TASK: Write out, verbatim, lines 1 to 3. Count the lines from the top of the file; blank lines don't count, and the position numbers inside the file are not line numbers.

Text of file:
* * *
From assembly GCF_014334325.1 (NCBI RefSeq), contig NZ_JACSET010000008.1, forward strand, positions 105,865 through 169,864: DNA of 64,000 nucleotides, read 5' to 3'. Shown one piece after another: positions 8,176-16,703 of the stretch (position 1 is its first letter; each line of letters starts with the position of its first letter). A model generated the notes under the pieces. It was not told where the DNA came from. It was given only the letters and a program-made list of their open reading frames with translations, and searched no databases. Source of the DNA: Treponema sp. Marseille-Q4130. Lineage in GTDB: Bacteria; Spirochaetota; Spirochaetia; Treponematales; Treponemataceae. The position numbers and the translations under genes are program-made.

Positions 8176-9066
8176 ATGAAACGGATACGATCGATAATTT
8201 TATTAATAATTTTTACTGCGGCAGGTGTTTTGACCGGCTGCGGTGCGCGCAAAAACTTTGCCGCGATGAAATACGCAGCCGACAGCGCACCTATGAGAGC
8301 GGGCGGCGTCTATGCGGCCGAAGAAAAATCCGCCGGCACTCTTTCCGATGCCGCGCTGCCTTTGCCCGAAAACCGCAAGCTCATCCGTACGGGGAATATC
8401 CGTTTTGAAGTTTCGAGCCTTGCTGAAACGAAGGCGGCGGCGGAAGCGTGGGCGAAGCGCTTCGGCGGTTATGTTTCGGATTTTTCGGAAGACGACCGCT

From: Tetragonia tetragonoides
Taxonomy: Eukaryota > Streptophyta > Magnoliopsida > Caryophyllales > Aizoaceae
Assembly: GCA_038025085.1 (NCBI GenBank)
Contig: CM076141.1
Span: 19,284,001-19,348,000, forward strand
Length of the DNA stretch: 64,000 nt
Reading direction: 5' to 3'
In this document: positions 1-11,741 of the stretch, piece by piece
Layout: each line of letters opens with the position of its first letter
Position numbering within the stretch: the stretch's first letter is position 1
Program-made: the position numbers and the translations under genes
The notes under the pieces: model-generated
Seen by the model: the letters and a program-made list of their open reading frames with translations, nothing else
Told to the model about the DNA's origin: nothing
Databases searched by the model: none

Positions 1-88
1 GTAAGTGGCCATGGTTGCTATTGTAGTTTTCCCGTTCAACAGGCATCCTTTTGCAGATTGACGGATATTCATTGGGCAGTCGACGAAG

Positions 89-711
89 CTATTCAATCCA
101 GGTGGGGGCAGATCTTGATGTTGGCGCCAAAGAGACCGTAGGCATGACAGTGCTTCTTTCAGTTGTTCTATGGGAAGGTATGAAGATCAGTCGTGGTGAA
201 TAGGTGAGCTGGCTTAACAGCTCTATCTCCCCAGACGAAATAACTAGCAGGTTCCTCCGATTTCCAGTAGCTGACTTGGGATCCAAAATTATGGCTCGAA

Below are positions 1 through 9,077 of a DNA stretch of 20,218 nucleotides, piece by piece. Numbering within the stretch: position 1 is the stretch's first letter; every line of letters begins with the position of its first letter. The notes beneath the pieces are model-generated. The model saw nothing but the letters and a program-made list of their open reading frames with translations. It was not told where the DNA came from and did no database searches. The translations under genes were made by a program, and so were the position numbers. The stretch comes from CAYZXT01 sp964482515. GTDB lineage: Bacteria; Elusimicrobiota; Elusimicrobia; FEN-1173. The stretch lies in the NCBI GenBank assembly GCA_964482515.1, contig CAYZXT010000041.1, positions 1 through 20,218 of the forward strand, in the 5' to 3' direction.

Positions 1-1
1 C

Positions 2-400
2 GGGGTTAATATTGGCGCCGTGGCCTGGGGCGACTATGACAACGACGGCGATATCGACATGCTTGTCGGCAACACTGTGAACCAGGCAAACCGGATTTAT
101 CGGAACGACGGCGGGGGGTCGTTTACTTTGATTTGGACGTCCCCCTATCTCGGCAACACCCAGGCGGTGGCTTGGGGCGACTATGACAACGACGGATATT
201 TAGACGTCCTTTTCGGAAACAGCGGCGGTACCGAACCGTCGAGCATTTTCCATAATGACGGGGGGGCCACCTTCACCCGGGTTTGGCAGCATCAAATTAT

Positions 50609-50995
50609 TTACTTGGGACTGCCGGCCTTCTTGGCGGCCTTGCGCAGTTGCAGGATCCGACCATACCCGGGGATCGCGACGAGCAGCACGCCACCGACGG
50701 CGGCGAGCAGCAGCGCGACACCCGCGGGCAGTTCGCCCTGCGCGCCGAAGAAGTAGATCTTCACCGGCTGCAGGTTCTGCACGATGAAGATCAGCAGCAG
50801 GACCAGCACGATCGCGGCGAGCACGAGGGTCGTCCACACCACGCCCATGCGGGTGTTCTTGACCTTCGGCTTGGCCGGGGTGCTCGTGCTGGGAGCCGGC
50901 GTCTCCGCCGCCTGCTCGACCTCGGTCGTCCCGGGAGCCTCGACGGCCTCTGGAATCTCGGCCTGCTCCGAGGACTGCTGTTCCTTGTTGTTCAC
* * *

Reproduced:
From assembly GCF_014334325.1 (NCBI RefSeq), contig NZ_JACSET010000008.1, forward strand, positions 105,865 through 169,864: DNA of 64,000 nucleotides, read 5' to 3'. Shown one piece after another: positions 8,176-16,703 of the stretch (position 1 is its first letter; each line of letters starts with the position of its first letter). A model generated the notes under the pieces. It was not told where the DNA came from. It was given only the letters and a program-made list of their open reading frames with translations, and searched no databases. Source of the DNA: Treponema sp. Marseille-Q4130. Lineage in GTDB: Bacteria; Spirochaetota; Spirochaetia; Treponematales; Treponemataceae. The position numbers and the translations under genes are program-made.

Positions 8176-9066
8176 ATGAAACGGATACGATCGATAATTT